Communities benefit immensely from the talents, skills, and perspectives of volunteers, who often improve the quality of life of the members who live within them. As newcomers who volunteer in Canada, you are addressing community issues and needs and can join others in creating more inclusive communities through engagement and participation: foundations that form the bedrock of our country’s multicultural societies. 

Also read: Komal on how networking and volunteering helped her find a job in Canada

Where can you volunteer?

Most community and customer-facing organizations require volunteers regularly. Newcomers who volunteer in Canada can offer their services wherever needed, with many choosing to work with agencies that raise awareness of projects about which they are passionate. 

Volunteerism could range from a family helping clean up a neighbourhood as part of efforts organized by an environmental agency; taking part in polls to share perspectives around cultural understanding; volunteering to translate documents for newcomers who may not have a good grasp of English or French; distributing food at a food bank or a place of worship; offering services at a long term care facility, clinic, or hospital; or aiding efforts to help the underprivileged.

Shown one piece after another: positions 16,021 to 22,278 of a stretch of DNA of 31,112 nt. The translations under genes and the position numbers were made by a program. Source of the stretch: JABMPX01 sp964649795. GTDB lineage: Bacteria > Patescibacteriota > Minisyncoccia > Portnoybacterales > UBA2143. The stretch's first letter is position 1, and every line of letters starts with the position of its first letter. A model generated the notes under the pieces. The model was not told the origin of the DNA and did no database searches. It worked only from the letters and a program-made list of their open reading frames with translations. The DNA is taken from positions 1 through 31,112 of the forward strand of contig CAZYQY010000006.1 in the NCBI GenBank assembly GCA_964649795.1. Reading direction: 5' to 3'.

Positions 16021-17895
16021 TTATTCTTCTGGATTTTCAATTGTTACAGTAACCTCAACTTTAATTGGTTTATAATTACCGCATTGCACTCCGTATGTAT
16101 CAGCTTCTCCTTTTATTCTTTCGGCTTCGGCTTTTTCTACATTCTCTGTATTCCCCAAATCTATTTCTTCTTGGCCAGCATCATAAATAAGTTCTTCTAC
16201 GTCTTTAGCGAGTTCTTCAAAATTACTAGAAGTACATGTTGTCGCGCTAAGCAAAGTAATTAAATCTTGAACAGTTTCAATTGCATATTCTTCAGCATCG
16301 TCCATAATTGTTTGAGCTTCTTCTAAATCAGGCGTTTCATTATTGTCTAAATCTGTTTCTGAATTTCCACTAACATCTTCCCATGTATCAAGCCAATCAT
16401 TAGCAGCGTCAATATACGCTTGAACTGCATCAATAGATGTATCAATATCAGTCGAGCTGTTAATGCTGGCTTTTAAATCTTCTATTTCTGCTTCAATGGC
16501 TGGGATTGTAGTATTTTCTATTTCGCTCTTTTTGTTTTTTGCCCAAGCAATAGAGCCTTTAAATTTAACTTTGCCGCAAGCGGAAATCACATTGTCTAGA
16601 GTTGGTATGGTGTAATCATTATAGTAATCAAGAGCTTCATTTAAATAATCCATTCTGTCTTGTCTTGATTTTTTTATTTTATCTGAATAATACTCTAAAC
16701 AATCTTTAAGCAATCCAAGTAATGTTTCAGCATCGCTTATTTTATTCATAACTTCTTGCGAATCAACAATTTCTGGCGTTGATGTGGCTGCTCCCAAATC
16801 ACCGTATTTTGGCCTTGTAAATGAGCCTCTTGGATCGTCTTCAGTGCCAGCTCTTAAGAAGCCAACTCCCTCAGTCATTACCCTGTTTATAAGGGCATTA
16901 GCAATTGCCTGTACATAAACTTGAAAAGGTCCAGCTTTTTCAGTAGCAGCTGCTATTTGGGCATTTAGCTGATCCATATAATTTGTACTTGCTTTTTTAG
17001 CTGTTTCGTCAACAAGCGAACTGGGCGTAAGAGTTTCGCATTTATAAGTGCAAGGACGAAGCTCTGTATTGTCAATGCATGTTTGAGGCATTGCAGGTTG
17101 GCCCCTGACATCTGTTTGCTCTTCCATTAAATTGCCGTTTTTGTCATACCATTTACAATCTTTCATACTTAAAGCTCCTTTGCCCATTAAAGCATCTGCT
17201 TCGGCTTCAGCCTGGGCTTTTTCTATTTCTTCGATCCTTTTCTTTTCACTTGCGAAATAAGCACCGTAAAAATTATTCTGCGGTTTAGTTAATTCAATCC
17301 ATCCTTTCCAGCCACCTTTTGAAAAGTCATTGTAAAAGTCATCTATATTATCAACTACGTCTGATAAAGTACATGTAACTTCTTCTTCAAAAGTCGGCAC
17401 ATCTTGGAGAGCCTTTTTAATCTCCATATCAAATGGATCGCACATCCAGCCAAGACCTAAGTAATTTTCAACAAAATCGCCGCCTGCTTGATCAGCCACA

Organizations that actively seek newcomers who volunteer in Canada also make efforts to make work more conducive. Many adopt supportive practices to bring the best out of both volunteers and the communities they serve. As a newcomer volunteer, for example, you could be matched with someone more experienced to receive orientation and training and can undergo language fluency assessments to see what tasks you are best suited for. As you continue to volunteer, you could be involved in core services and leadership opportunities. 

According to Volunteers Canada, immigrants are more likely to volunteer in religious organizations, arts and culture, international organizations, and healthcare facilities. Canadian-born people, however, choose social services, sports and recreation, education and research, and health-related causes.